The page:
Now had my breakdown been controlled sooner, I wouldn’t have written my book, which would have been a shame for me professionally. But in other ways, things could have gone a great deal better than they did. I got sicker and sicker until one day I woke up and I actually thought that I’d had a stroke. I remember lying in bed and thinking that I’d never felt this bad in my life, and that I should call someone. And I was lying in bed and looking at the telephone on my night stand. And I could not reach out and dial the telephone. So I lay there for four or five hours, just staring at the telephone.
Finally the telephone rang, and I managed to answer it. It was my father, and I said, “I’m in terrible trouble.” After that, I finally sought antidepressants and began the serious treatment of my illness. For me, it took years of experimenting to find the right medications, and some considerable time to find the right talk therapist.
PBS: Can you describe what you do on a daily basis to stay healthy? ?
Andrew: When I began researching depression, I was a real medical conservative. I thought it was all about the meds. But now I believe that there are multiple elements involved.
For me, the medications are essential; I’ve tried going off them over and over, and I feel fine for a little while, and then I begin to come unraveled again. So I no longer make those rash experiments. I also see a therapist once a week for a 90-minute session, and I find that very stabilizing. Sometimes it feels like a little bit of a nuisance, but I know there is a trained professional keeping an eye on my mental health. My therapist can give me advice or steer me in directions that help me avoid catastrophe.
I also try to lead a fairly well-regulated life. Sleep is my great indulgence, and I get eight hours every night. Being chronically overtired raises stress levels in a bad way and is responsible for a lot of depressive breaks. I am not by nature strongly drawn to exercise, but I make sure that I work out at least three times a week, because studies have shown that regular exercise can be as effective as medication in bringing people out of a depressive state and in keeping them out of it. I also limit my alcohol intake (alcohol is a depressant). I avoid caffeine, and I am careful about diet.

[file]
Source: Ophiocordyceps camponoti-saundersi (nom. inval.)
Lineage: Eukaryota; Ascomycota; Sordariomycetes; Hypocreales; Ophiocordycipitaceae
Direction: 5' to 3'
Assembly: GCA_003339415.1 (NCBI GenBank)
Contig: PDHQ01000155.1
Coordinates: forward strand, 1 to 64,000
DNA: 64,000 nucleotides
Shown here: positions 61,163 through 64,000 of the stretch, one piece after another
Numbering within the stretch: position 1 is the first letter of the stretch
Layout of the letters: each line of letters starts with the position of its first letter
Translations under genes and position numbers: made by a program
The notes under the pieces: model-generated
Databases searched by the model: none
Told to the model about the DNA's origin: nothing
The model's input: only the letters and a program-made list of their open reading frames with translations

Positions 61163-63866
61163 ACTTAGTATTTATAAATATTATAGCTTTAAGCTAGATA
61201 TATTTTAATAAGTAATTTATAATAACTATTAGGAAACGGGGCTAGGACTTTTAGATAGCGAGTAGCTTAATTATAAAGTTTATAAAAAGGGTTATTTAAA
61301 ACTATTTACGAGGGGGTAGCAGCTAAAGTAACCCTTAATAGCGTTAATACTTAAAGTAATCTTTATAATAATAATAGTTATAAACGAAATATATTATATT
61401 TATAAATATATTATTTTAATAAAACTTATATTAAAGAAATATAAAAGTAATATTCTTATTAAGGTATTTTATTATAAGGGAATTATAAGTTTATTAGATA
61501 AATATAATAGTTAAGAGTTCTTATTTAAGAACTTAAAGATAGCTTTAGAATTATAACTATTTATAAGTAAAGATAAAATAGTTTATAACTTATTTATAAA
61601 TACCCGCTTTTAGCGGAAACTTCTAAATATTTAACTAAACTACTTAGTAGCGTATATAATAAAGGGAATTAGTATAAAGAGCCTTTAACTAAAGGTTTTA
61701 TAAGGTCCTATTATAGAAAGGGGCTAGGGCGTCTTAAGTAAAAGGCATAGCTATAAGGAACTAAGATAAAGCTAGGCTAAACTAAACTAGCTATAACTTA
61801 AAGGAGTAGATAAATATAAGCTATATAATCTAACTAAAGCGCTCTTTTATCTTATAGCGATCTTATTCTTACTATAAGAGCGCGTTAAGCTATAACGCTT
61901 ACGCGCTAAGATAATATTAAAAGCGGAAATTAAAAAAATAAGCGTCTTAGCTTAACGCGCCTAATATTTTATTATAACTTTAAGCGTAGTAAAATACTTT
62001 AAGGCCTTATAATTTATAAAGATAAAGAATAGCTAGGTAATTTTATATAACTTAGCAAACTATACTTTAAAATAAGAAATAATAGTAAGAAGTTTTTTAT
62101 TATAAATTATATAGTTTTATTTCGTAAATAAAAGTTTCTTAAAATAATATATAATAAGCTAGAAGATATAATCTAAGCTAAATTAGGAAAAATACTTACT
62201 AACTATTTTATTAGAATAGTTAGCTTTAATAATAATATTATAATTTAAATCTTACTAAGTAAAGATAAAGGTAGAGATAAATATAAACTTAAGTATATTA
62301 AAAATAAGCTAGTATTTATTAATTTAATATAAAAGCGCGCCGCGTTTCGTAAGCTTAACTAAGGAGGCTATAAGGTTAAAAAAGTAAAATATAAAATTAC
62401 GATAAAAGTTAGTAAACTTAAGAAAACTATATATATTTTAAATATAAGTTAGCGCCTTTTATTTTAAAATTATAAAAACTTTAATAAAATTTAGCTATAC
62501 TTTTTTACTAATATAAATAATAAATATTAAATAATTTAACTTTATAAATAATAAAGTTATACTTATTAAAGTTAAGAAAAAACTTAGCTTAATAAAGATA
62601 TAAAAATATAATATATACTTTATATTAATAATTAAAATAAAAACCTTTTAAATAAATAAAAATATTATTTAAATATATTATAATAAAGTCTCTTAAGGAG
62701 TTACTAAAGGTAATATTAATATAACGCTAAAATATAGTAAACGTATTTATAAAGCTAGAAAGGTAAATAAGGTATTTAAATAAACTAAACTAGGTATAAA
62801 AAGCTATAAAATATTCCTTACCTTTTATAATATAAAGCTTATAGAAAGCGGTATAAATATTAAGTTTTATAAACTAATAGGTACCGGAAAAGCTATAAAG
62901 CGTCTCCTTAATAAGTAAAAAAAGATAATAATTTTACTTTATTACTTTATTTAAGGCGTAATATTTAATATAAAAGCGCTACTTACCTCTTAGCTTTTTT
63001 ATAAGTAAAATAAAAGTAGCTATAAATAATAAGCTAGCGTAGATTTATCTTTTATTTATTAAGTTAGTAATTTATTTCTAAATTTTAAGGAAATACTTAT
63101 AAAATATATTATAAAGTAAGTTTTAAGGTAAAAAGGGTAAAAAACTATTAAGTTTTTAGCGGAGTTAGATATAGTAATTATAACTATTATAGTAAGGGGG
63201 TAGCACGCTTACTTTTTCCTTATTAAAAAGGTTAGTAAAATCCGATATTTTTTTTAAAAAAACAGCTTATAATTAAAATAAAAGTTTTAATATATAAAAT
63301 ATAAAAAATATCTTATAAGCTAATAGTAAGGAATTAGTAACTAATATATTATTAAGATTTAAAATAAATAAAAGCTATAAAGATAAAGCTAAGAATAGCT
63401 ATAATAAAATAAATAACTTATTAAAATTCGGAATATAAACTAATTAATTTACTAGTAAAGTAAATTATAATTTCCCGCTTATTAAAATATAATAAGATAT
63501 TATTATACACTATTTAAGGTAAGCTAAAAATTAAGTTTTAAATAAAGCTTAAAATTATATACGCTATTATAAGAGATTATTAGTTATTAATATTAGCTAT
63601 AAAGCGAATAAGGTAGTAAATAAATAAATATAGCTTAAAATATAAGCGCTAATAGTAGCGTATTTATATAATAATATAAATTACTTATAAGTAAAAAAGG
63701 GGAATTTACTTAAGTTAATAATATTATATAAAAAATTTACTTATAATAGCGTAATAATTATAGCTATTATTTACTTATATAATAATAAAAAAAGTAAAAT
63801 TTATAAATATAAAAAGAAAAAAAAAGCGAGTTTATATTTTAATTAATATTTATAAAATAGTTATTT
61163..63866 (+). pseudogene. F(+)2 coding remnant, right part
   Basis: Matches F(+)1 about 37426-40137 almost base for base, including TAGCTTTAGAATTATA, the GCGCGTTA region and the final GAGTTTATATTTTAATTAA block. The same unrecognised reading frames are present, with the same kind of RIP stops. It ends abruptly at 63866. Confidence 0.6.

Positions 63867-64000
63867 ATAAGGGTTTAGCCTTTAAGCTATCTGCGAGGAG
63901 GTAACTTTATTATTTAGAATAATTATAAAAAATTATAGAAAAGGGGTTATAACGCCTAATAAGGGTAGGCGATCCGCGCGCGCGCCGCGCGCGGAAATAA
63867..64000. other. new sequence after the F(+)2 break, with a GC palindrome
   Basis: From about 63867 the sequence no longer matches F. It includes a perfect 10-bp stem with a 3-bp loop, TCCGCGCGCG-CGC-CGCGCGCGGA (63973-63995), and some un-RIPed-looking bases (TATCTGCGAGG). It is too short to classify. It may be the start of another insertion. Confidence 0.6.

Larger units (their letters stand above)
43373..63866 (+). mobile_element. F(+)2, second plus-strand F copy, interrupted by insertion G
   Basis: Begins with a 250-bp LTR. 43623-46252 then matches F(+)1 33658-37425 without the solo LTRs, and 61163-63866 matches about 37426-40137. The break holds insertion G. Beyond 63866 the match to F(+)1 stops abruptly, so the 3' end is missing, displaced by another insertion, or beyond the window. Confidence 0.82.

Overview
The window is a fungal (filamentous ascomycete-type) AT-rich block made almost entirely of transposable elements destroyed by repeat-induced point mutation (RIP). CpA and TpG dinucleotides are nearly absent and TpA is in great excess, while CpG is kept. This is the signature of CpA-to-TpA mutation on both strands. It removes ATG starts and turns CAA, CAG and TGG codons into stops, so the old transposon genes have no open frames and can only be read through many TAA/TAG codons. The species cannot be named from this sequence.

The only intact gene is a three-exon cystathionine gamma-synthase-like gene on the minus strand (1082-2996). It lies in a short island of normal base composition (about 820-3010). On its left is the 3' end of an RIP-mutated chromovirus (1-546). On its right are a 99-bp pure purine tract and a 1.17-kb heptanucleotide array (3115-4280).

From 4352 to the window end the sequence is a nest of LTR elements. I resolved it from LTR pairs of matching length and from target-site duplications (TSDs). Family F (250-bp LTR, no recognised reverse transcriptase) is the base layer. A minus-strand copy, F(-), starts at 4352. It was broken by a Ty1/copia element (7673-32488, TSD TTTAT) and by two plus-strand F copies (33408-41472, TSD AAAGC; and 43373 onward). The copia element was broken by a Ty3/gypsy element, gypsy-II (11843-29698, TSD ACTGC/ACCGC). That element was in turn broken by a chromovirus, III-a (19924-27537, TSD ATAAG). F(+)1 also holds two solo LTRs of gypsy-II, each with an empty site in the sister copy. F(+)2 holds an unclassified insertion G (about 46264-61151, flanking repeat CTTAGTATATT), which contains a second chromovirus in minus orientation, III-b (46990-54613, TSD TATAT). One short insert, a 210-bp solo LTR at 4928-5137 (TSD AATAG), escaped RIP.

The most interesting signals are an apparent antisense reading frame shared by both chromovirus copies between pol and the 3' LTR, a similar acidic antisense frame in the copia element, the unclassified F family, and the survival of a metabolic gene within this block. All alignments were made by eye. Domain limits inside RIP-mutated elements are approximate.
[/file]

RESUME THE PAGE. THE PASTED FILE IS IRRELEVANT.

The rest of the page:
Most of all, I try to keep my life in balance. I attempt to be among people who can countenance my occasional lapses. The secure knowledge that they are there can prevent those very lapses from taking place. And when I feel as though I’m getting super-stressed, I pull back. If I have another breakdown, it’s not going to be useful to anyone.
PBS: Do you still have low days? Are those days different now??
Andrew: Oh yes, I certainly have low days. I feel that in treating the depression, it’s not so much that I’ve become happier as it is that I can be unhappy in better ways. So instead of being utterly overwhelmed by the difficulty of taking a shower, I am overwhelmed by the difficulty of achieving peace in the Middle East. Instead of feeling that I’d rather be dead, I feel that the world is full of sadness that I’d like to help assuage.
That’s the poetic part. But I also just have blue days, or anxious days. And when I have such days, I always worry. Am I feeling just a bit sorrowful and have too much on my plate, or am I headed toward the abyss?
All that being said, sometimes it’s nice just to feel sad, and to inhabit the mood, and to feel like it’s not going to lead to total decay and that I can therefore live in it. It’s like coming to rest on the pavement but not sinking through it into the sewer.
PBS: What do you say to people who ask if you’ll eventually stop taking medication??
Andrew: I say to people that they don’t expect a diabetic to stop taking insulin, or someone with a heart condition to stop taking blood thinners. I have a chronic, lifetime disease and the only responsible thing for me to do is stick with my medications.
People wonder about medications’ long-term effects on the brain. I explain that while the medications’ effects appear to be reversible as soon as you stop taking them, the long-term effects of having repeated depressive episodes appear to be absolutely dire. There is lesioning of the hippocampus, and brain cells die. And this is in addition to the havoc that such repeated episodes cause in your daily life.